UH College of Natural Sciences and Mathematics
NSM Faculty Members Garner University's Highest Awards

Seven faculty members of the College of Natural Sciences and Mathematics were among this year's winners of the University of Houston's most prestigious faculty awards for their accomplishments in teaching and research.

The 2008 awards were announced in May and the professors competed against nominees from colleges and departments throughout the university. NSM faculty won seven of the 16 awards – more than any other college.

James Benbrook, professor of physics, and William Dupre, geology professor, both won the Provost's Core Teaching Excellence Award, which recognizes outstanding teaching in core curriculum courses.

Benbrook teaches Modern Electronics for Physicists, a course he created and which is almost always full to capacity. He describes it as a place where “students learn which end of the soldering iron to hold.”

In a letter of support, one student wrote “He is creative, hard-working, enthusiastic, good-natured and, above all, an excellent teacher.

Students in the Geology 1330 class Dupre teaches are mostly non-science majors. “These students can be a challenge to teach,” he said. “I work hard to show them how science is important in every phase of their lives.”

Benbrook and Dupre will each receive a trophy and a $5,000 prize.

Eric Bittner, associate professor of chemistry, received the Excellence in Research and Scholarship, which is given to faculty members who have achieved a substantial record of outstanding research, scholarship or creative activities in their field.

His nomination form states that Bittner “distinguished himself nationally and internationally as an insightful and creative scientist…emerging as a leader and innovator in the field of theoretical chemistry.”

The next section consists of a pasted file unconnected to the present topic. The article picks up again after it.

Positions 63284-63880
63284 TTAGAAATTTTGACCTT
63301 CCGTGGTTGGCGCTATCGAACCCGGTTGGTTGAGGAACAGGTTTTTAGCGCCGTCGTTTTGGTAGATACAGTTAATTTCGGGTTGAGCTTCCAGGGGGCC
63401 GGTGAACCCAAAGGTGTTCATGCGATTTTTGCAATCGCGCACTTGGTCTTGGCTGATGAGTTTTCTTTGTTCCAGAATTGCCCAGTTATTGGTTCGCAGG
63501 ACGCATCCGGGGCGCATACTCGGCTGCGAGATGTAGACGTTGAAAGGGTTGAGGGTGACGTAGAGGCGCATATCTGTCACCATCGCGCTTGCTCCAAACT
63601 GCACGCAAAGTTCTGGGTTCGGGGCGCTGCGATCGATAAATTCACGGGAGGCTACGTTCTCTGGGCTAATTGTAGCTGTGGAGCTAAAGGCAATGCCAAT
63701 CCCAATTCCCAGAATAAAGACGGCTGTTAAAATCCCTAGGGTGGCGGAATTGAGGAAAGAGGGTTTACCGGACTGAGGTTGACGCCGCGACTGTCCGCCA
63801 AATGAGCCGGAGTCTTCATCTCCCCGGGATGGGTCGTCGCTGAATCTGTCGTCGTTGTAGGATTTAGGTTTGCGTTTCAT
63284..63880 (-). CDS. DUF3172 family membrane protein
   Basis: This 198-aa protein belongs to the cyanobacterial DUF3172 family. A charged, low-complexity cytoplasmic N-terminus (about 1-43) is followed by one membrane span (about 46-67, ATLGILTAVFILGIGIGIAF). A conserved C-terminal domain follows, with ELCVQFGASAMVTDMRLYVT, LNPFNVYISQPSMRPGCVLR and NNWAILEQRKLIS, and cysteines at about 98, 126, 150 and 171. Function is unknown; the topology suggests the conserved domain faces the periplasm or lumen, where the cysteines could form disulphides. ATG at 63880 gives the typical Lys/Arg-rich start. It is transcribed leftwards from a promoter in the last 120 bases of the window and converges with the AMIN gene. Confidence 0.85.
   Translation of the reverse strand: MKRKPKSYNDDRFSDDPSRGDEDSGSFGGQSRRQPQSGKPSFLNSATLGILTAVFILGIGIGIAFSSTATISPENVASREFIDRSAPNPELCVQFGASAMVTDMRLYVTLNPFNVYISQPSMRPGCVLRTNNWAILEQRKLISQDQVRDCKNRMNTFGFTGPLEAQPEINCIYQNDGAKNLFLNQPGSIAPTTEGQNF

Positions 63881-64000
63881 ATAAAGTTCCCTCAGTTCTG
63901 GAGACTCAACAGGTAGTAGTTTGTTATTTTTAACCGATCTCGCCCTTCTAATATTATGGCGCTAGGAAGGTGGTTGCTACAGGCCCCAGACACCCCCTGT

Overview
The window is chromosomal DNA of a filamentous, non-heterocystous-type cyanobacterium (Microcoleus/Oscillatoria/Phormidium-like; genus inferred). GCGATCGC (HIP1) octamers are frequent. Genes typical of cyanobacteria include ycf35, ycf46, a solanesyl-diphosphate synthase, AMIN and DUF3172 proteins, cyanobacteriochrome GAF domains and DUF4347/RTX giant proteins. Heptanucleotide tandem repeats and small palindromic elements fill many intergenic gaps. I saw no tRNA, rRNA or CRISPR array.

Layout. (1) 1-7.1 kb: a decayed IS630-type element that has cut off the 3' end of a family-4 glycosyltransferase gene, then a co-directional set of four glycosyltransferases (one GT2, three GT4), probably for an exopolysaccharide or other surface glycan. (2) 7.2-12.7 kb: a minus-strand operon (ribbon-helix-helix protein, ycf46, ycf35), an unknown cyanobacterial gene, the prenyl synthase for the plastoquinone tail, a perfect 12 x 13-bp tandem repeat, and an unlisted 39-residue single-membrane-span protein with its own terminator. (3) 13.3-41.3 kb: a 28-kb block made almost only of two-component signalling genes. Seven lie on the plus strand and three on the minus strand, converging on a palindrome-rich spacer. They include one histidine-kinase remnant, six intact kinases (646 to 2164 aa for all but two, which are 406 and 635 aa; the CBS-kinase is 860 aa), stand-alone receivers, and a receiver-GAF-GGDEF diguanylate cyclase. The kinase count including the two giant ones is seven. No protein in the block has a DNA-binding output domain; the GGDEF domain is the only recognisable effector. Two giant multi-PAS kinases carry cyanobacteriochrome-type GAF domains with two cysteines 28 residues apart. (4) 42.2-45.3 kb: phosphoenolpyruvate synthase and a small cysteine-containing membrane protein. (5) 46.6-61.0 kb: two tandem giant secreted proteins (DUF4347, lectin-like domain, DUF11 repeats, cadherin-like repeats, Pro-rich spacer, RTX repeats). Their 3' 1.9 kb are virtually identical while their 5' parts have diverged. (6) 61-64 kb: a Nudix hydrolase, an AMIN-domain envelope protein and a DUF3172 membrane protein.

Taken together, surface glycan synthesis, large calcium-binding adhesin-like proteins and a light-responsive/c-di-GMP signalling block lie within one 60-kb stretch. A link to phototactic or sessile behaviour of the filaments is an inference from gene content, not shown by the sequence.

The award carries a $5,000 stipend and a plaque.

Simon Bott, director of undergraduate affairs in the chemistry department, received the Provost Faculty Advising Award. Bott's enthusiasm for chemistry has been described as infectious. Since becoming undergraduate director five years ago, the number of chemistry majors has tripled from 100 to 300, and UH now has the second-largest number of chemistry majors in the state.

Off campus, Bott is known for his unwavering support of the chemistry profession – serving as a national councilor for the American Chemical Society – and for his outreach to local public schools.

Virginia Leigh Hollyer, a mathematics instructor, won the Instructor/Clinical Teaching Excellence Award. Hollyer views students as capable explorers and herself as an experienced guide.

“I'm a guide, not the math goddess,” she said. “I also believe that my students have much to teach me. I love visiting with them by e-mail, during conference hours or after class. By listening to their thoughts about the material, I learn how to teach more effectively.”

Hollyer, who has been at UH for 31 years, embraces technology to keep students working and learning in an involved way.

Alana Lynes, a graduate student who serves as a teaching assistant in an upper-level genetics laboratory in the Department of Biology and Biochemistry, received the Teaching Excellence Award for Graduate Teaching Assistant.

Lynes devotes four to six hours per week to individual tutoring and review sessions, far exceeding the offerings of any past or present teaching assistant in the department. In these help sessions, Lynes employs multiple teaching strategies to address the unique learning styles that exist among her students.

Vern Paulsen, a mathematics professor, received the Teaching Excellence Award.

Hailed by one of his colleagues as one of the most popular professors in mathematics, Paulsen's classes typically attract nearly twice as many students as other graduate courses.

“Lectures should be like a good workout,” Paulsen said. “They should start at a pace and level that every student should easily follow. Then, after the warm up, the pace should be comfortable while still pushing the B students, but throw in a couple wind sprints so only the A students can keep up.”

To learn more about the faculty winners, go to http://www.uh.edu/uhtoday/2008/facultyawards/index.html.
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